Game of Thrones director Daniel Sackheim took to Reddit yesterday to answer fans’ questions about his episodes, “Oathbreaker” and “Book of the Stranger.” Here are some of the more noteworthy and interesting answers to come out of that.
First, a couple of questions about his directing of specific moments and interactions:
Q: You directed what I, as well as many others, consider to be one of the most iconic scenes in Jon and Sansa’s reunion. Between their meeting in the courtyard to their discussion by the fireplace, what were some things you wanted to nail down to give the audience those heartwarming moments? These are characters that have changed drastically from when we first met them, so I’m curious as to how you approached this.
A: The characters had not seen each other for a number of years (six seasons) and so what we discussed was that it should seem almost dream like to them, and that there would be some tentativeness to their actions. It was about stringing along the anticipation of the reunion as long as possible to create the feeling of longing and so that the moment they hugged would feel earned and satisfying.
Q Thank you so much for the comedic breaks! It truly does help cut into some of the melodrama. My question: How much of the Tormund/Brienne dynamic was written into the script, and how much was your whim?
(Yes, I am shamelessly trolling for any hope that this ship might sail.)
A: That was definitely written into the script, however we did play around a bit with it on set, tonally. I will say I was amazed by the reception that flirtation received on the internet. It was surprising certainly because Brienne’s character has been driven largely by duty and honor, and we’ve never gotten to seen her as a sexual being. Torment, is… well he’s a Wildling, so enough said there. It was a very unexpected development.
And then some about working with the cast:
Q: Hey Daniel, thanks for your time! Who was the actor that most surprised you when directing your episodes? Also, who did you have the best time working with? Thanks!
A: Lena Headey was the most surprising. She would routinely come to set with very specific ideas, some of them different from my take on the scene. She would say, just let me try it this way and if you don’t like it I’ll do it differently. At every turn her ideas were inspired and that’s what ended up on screen. I had a ball working with Iain Glen
Q: I wanted to ask if there’s anyone on set who tends to stay in character between scenes or does everyone just start chatting normally as soon as you shout cut? I find it hard to imagine, as nice as he is in real life, Kit Harington stop brooding about between shots. Also I hear Conleth Hill is hilarious on set and makes people break constantly, as the director does it make you laugh too or is it at all annoying?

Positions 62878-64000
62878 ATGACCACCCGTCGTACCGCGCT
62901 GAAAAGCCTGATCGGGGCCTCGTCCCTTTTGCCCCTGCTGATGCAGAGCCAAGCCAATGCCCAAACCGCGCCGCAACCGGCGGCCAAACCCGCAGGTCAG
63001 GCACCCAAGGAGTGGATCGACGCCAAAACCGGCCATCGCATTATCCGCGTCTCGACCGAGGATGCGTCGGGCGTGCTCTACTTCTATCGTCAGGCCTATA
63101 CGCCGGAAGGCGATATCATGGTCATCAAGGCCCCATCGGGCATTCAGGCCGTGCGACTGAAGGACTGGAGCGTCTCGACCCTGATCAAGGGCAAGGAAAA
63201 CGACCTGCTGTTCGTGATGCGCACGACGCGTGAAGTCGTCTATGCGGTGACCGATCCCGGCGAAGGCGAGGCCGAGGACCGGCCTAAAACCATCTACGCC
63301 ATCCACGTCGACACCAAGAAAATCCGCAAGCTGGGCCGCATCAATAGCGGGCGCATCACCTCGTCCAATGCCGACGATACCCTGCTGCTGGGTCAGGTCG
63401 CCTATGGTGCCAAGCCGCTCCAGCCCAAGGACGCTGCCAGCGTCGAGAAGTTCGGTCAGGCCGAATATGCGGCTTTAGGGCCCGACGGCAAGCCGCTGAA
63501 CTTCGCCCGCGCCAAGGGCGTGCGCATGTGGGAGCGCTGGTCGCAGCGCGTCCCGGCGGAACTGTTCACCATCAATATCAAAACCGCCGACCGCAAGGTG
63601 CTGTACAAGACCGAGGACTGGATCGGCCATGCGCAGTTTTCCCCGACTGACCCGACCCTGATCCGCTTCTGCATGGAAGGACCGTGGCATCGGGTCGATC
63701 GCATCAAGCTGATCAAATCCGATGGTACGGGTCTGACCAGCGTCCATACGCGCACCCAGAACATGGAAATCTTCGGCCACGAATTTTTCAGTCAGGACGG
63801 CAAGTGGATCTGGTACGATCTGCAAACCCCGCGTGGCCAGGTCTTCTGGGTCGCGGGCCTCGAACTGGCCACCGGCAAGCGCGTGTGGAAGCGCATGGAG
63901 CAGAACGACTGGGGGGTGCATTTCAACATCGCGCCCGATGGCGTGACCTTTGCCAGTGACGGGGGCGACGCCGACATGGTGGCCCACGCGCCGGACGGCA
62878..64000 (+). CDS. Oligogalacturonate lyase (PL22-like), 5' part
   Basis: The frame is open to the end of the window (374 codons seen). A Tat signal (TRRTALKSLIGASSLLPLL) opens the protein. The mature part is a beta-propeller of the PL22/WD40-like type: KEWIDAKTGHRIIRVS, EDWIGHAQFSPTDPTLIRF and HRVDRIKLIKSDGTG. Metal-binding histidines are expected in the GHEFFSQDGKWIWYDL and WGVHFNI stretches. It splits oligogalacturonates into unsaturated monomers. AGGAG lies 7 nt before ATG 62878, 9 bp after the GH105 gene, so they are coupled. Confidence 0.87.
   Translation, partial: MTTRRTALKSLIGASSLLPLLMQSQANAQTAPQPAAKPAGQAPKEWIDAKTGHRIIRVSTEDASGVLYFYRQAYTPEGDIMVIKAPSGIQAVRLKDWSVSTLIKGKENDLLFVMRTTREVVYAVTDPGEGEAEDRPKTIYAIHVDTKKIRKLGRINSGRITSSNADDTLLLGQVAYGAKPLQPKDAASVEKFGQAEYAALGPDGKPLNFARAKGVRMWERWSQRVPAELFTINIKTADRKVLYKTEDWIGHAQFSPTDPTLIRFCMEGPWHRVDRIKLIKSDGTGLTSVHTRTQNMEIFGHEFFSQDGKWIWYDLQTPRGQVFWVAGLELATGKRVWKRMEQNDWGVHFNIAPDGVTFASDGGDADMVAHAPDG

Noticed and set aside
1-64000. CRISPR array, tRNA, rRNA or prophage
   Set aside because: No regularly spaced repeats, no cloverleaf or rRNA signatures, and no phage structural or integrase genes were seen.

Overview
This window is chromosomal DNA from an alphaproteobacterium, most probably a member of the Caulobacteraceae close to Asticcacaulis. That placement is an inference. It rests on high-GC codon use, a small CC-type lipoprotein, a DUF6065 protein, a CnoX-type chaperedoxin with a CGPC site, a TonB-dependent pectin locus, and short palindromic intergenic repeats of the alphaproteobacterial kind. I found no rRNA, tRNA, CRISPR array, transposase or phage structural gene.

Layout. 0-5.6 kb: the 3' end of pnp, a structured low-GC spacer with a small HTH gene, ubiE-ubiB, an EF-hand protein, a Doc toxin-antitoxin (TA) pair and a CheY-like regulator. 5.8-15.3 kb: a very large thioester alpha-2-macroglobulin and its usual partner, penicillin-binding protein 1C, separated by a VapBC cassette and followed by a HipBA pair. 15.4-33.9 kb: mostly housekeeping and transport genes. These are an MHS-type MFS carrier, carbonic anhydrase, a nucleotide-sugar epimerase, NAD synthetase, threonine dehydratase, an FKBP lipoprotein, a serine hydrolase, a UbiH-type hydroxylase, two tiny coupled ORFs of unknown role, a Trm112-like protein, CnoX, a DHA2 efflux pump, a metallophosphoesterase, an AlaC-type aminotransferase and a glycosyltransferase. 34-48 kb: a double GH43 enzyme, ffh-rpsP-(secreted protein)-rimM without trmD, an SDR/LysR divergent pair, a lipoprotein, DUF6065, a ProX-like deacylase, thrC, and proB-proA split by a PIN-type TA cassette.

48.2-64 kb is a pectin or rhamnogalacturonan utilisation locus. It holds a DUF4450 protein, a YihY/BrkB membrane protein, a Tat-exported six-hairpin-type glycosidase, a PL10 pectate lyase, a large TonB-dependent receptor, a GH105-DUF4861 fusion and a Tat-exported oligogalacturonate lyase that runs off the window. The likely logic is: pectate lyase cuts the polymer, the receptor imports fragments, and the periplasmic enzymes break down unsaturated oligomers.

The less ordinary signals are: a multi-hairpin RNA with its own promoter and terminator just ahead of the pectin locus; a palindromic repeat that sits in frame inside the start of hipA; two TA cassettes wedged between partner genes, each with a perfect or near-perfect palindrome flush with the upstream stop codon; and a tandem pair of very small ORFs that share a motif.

A: I would say as a rule, most of the actors break character after the camera cuts. Sophie Turner, for example is a real cutup. Conleth and Peter Dinklage love to take the piss out of each other. They cast are very close, and while they work very hard, they like to try and keep the atmosphere on set light.
Lastly, some lore and plot related questions:
Q: Hi Daniel, can you tell if the sword that Arthur Dayne sticks in the ground at the beggining of the Tower of Joy fight scene is DAWN?
A: Yes it is.
Q: Why do you think the “Pink Letter” theory got so popular? Would you change anything knowing what you know now about that scene? Thanks!!
A: My understanding of the theory is that the letter was not written by Ramsay, correct? I went on record with Tech Insider that it was written by Ramsay. No idea why this theory has gained traction.
Q: Hi, great work! Are you positive that is Shaggydog’s head? Kinda small for a direwolf, if you ask me…
A: Your right it does seem small. I had the same question, but I was assured by the creature maker that was responsible for crafting the head that it was the correct size. Good question.
WinterPhil: What a fascinating way to word that last answer. It definitely lends a bit more fuel to the fire that the Umbers are setting Ramsay up and Rickon is in on it. If that is the case though, it does make Osha’s death even more tragic. Either she wasn’t aware of the plans or had no choice but to go to Ramsay so as not to ruin the surprise of a later betrayal. Poor Osha.
The rest of Sackheim’s answers were more straight-forward but no less interesting. It’s always great to get these behind-the-scenes glimpses into the production decisions and what it is like working on this show. Thanks Dan!